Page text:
Georgian ex-official begins prison sentence


ATLANTA (AP) – Former Georgia insurance commissioner Jim Beck began a seven-year prison sentence on Thursday, sentenced earlier this year on 37 counts involving a scheme to steal over 2.5 million dollars to a state-licensed insurer of last resort

Beck went to a federal prison at Maxwell Air Force Base in Montgomery, Alabama, after U.S. District Judge Mark Cohen sentenced him in October to seven years and three months in prison.

Meanwhile, successor John King will be officially sworn in as insurance commissioner on Friday by Gov. Brian Kemp, although King actually took full power of the office when Beck was convicted in July. Kemp appointed King, a Republican who is running for a full term in 2022. If elected, he would be the first Hispanic official elected in the entire state of Georgia.

Kemp suspended Beck from his post after his indictment, but Beck continued to receive an annual salary of $ 195,000 until his conviction. King headed the office on an interim basis before sentencing.

Beck has filed a notice of appeal with the U.S. 11th Circuit Court of Appeals, but has yet to file arguments on why his conviction should be overturned.


Cohen, who blasted Beck’s testimony in his own defense as “outrageous” and “unbelievable” and “a whole lot of misunderstanding,” also ordered Beck to pay $ 2.6 million in restitution. The judge also said the former official was to serve three years of supervised release after being released from prison.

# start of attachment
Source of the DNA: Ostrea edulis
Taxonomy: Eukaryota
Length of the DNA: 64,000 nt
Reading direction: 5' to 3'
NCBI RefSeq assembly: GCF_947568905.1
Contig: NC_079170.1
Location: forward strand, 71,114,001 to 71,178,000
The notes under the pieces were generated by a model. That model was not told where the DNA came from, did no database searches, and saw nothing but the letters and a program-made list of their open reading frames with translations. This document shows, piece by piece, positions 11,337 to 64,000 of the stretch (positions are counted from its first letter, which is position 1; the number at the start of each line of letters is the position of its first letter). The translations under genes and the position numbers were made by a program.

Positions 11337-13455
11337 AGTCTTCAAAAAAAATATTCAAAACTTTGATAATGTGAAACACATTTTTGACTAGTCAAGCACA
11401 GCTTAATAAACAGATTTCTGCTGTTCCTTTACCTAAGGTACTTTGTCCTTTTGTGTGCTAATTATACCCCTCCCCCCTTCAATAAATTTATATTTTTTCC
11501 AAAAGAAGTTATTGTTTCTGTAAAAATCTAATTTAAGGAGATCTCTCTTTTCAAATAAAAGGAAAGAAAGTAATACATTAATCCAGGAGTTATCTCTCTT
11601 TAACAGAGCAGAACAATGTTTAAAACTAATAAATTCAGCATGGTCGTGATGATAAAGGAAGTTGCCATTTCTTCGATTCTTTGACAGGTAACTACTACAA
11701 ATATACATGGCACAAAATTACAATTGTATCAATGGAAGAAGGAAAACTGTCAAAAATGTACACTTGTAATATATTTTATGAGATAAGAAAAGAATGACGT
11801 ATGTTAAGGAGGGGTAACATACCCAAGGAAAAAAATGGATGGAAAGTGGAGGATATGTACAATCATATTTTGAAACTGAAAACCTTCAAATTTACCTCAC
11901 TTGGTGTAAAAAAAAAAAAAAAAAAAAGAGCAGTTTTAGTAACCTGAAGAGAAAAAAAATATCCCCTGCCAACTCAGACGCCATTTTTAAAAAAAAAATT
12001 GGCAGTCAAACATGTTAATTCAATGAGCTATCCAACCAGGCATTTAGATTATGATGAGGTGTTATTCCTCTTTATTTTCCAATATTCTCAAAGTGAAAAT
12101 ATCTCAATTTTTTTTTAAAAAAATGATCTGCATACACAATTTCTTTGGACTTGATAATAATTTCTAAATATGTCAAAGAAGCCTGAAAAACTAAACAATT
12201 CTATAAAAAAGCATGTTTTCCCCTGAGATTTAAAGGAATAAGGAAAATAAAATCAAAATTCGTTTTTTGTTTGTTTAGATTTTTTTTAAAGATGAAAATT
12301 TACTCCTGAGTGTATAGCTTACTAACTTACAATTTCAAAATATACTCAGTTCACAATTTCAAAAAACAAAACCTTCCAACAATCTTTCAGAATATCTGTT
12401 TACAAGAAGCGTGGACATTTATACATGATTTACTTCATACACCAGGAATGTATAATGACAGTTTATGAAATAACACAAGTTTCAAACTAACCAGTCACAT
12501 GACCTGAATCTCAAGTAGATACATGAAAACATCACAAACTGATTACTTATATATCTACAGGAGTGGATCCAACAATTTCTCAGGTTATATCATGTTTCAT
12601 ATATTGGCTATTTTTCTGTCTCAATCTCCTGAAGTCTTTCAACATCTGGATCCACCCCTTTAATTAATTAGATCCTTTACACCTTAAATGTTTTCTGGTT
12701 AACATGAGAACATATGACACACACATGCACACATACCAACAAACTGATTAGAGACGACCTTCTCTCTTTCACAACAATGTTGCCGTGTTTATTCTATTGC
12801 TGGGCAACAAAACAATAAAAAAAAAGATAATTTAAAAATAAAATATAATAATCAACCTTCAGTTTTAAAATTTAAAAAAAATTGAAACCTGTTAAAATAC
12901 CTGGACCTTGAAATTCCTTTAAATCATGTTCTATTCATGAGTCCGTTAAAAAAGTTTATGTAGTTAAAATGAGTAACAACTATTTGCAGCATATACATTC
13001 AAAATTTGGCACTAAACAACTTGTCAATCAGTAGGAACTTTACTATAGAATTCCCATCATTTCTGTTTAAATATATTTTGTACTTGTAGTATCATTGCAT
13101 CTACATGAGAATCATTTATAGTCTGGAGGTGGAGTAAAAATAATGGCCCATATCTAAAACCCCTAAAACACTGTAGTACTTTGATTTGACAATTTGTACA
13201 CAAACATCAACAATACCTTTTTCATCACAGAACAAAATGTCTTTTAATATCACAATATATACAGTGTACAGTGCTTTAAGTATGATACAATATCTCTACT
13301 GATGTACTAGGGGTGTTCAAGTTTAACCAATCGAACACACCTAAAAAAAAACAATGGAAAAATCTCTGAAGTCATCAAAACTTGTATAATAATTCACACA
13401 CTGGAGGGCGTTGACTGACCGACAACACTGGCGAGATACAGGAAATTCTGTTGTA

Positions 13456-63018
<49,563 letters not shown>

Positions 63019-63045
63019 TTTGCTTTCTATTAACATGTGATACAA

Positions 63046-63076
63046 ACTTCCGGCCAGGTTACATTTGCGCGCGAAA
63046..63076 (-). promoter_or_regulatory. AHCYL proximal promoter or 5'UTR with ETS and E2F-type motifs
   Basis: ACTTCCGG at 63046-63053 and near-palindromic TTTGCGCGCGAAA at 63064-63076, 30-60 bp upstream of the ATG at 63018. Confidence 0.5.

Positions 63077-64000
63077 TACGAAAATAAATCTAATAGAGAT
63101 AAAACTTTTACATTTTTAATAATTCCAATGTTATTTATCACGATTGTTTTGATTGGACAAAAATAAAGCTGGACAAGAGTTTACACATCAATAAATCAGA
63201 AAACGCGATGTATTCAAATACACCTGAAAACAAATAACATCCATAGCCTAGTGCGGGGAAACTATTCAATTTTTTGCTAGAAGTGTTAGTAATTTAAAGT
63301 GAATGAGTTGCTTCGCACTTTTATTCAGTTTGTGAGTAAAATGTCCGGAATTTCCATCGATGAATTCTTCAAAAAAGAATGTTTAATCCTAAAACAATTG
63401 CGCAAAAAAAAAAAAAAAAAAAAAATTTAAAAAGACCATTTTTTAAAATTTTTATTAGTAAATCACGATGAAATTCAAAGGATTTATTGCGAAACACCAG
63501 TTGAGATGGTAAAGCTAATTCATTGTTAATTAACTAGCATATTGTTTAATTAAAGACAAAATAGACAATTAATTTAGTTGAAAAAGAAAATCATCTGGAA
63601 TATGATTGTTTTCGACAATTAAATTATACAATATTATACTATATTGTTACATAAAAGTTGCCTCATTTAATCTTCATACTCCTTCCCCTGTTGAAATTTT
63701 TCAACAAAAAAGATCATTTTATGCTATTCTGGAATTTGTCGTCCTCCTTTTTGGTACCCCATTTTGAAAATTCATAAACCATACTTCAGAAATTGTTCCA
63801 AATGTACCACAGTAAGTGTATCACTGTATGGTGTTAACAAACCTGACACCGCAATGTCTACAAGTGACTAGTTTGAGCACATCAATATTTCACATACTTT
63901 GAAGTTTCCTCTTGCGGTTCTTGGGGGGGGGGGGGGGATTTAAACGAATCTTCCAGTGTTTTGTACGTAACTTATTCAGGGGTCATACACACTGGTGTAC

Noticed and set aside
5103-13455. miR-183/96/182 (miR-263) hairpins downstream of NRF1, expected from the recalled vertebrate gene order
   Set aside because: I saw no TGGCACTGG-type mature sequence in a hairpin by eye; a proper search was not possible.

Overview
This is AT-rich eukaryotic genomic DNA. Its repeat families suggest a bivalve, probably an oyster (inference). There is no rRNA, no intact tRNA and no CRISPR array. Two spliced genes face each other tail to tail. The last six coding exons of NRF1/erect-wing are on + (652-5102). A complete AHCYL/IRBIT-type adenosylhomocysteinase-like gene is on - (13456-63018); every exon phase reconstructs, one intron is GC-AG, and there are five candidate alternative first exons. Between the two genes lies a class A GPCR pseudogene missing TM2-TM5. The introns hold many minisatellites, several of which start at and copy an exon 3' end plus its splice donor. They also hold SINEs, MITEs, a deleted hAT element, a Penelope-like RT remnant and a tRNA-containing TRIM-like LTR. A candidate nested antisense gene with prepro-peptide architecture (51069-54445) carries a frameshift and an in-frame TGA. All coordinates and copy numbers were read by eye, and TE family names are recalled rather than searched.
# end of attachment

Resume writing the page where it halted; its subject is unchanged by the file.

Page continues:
Beck was under electronic surveillance and mainly confined to his home in Carrollton, west of Atlanta, between his conviction and his report to jail.

The Republican was convicted of wire fraud, mail fraud, money laundering and tax evasion in a scheme to funnel more than $ 2.5 million from the Georgia Underwriting Association through a series of companies to their own bank accounts. Beck ran the state-licensed private insurer of last resort for years before being elected insurance commissioner.

Although Beck denied his guilt at trial, he told Cohen at sentencing that he was “fully and utterly responsible” and that “I accept the jury’s verdict. “

Federal officials began investigating Beck when he was elected statewide in 2018 as Georgia’s chief insurance regulator, charging him months after the Republican took office in 2019. L The investigation ended with an eight-day trial that ended with Beck’s conviction after less than two hours. of deliberation.

Of the restitution, $ 2.26 million will go to Cincinnati Insurance Co., which reimbursed the Georgia Underwriting Association for its losses. The remaining $ 358,000 will go to the IRS to pay for Beck’s tax evasion.

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Follow Jeff Amy on Twitter at http://twitter.com/jeffamy.


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